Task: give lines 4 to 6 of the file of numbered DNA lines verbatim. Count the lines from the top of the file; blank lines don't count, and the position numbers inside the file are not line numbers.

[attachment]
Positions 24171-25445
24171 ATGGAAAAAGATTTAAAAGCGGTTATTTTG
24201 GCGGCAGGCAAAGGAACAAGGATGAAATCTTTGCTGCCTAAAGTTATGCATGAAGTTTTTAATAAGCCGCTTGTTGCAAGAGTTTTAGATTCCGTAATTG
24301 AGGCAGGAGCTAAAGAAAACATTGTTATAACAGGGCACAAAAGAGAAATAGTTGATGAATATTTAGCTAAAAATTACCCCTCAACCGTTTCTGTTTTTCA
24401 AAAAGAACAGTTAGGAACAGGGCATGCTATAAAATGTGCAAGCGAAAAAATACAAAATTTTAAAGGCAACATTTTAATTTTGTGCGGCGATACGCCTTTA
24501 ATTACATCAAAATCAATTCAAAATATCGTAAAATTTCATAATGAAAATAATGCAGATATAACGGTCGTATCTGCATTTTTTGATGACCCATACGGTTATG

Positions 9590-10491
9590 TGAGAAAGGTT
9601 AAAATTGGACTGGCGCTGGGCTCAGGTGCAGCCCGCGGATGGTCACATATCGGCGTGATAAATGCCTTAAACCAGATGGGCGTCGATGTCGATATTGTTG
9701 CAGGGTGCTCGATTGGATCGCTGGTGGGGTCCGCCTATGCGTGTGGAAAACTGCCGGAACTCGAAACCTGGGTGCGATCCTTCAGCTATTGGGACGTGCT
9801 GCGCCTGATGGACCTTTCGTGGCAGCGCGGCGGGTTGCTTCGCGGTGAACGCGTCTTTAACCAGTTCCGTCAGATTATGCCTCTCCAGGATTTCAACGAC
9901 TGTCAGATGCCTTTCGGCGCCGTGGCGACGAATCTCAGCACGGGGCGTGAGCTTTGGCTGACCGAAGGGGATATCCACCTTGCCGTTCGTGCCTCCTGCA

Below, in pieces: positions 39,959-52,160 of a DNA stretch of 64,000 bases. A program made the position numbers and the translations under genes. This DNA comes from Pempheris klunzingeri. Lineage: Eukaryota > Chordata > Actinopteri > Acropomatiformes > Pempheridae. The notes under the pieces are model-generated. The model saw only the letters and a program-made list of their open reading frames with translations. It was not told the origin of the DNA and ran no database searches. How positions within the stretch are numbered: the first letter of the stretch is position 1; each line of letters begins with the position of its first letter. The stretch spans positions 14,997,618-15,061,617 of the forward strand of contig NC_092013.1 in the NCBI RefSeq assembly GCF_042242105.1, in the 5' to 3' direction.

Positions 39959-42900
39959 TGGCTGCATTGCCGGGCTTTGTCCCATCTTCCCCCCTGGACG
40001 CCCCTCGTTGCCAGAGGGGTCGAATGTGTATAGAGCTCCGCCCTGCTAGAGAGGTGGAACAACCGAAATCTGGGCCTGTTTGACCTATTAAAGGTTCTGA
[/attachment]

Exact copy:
24301 AGGCAGGAGCTAAAGAAAACATTGTTATAACAGGGCACAAAAGAGAAATAGTTGATGAATATTTAGCTAAAAATTACCCCTCAACCGTTTCTGTTTTTCA
24401 AAAAGAACAGTTAGGAACAGGGCATGCTATAAAATGTGCAAGCGAAAAAATACAAAATTTTAAAGGCAACATTTTAATTTTGTGCGGCGATACGCCTTTA
24501 ATTACATCAAAATCAATTCAAAATATCGTAAAATTTCATAATGAAAATAATGCAGATATAACGGTCGTATCTGCATTTTTTGATGACCCATACGGTTATG